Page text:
PENNSYLVANIA (WHTM) — A Harrisburg actress joins the MCU, a Lancaster County farm puts a twist on a fall tradition, and a York County school district changes course on a book ban — here are five of this week’s most-viewed stories you might have missed:

1. Harrisburg actress makes it in Hollywood; finds her place in Marvel Cinematic Universe

Lori Livingston

Lori Livingston grew up in Harrisburg and attended the Milton Hershey School before beginning a career as a model, traveling around the U.S. and the world.

Livingston played a Skrull in “Captain Marvel,” her debut role in the Marvel Cinematic Universe. During the COVID-19 pandemic, Livingston took on a second MCU role as an FBI Skrull Agent in “WandaVision” — a role for which she saw her name scroll in the end credits, which she said are typically reserved for the top stars.

Without giving away any secrets, Livingston said her character may appear again in upcoming Marvel productions.

2. Caught on camera: Tractor-trailer hangs off portion of I-83 in York County

On this past rainy Thursday morning, a tractor-trailer was spotted hanging off the edge of I-83 in Springfield Township. PennDOT cameras captured the scene with vehicles squeezing past the crash before it was cleared.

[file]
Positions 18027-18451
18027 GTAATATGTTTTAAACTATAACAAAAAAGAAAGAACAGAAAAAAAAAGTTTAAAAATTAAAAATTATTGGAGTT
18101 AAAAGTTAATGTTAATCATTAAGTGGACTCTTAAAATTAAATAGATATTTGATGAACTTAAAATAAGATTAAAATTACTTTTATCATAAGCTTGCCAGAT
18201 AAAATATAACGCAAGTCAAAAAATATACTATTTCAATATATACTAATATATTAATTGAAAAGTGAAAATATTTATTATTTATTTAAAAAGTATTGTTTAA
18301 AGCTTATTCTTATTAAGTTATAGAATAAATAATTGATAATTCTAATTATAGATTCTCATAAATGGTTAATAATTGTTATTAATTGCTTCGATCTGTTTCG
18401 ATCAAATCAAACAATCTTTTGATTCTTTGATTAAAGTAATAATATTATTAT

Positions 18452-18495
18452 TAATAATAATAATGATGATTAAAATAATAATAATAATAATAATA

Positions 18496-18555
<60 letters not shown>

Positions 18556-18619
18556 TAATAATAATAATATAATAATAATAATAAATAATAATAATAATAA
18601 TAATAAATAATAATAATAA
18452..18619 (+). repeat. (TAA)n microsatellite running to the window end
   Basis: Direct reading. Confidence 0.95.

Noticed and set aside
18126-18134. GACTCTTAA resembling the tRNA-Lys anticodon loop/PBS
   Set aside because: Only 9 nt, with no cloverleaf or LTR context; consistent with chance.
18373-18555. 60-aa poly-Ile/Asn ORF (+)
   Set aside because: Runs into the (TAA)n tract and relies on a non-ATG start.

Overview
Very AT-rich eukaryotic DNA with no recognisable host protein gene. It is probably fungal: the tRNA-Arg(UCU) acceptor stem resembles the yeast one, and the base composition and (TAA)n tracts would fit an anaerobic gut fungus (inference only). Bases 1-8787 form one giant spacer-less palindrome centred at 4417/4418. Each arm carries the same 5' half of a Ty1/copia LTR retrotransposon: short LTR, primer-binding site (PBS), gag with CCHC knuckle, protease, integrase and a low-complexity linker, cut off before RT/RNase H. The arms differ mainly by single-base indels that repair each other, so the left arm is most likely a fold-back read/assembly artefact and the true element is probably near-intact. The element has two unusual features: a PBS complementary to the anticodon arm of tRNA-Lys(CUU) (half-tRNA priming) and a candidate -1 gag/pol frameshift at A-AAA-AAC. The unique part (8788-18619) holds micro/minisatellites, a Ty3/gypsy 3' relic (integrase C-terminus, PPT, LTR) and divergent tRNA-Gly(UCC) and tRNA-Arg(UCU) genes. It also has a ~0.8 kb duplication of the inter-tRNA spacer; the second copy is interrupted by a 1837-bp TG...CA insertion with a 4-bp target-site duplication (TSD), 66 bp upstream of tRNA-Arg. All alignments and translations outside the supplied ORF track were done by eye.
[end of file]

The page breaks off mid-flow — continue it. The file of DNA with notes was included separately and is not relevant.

No injuries were reported, and the incident was cleared by Thursday afternoon.

3. Hemp maze in Lancaster County puts a twist on a fall tradition

Everybody loves a corn maze, but Cedar Meadow Farm in Holtwood, Lancaster County, is putting a spin on the classic fall attraction this year with its first hemp maze. Weaving their way through the maze, visitors will have opportunities to learn about hemp and Cedar Meadow Farm’s agricultural operations.

Hemp is a cannabis plant, but guests will not get high walking through the maze. The hemp that makes up the course contains less than 0.1% THC, the main psychoactive compound in cannabis.

4. These foods are extra hard to find right now because of shortages, supply chain issues

A combination of supply shortages and high demand, possibly because of concerns about the COVID-19 delta variant, is emptying grocery store shelves. Meat products, frozen meals, and shelf-stable items like boxed mac and cheese are some of the groceries that are likely missing from stores.

According to the Department of Labor, the groceries that shoppers can still find in stores are probably more expensive, with overall food-at-home costs up 2.6%.

5. Central York School District reverses book ban after growing protests

Central York Book Ban

In August, Central York School District sent an email to staff with a list of books, websites, and movies about race and racism that instructors were told not to use in the classroom. On Monday, the school board voted to reverse the ban.

The reversal came after a series of protests by students, teachers, parents, and community members.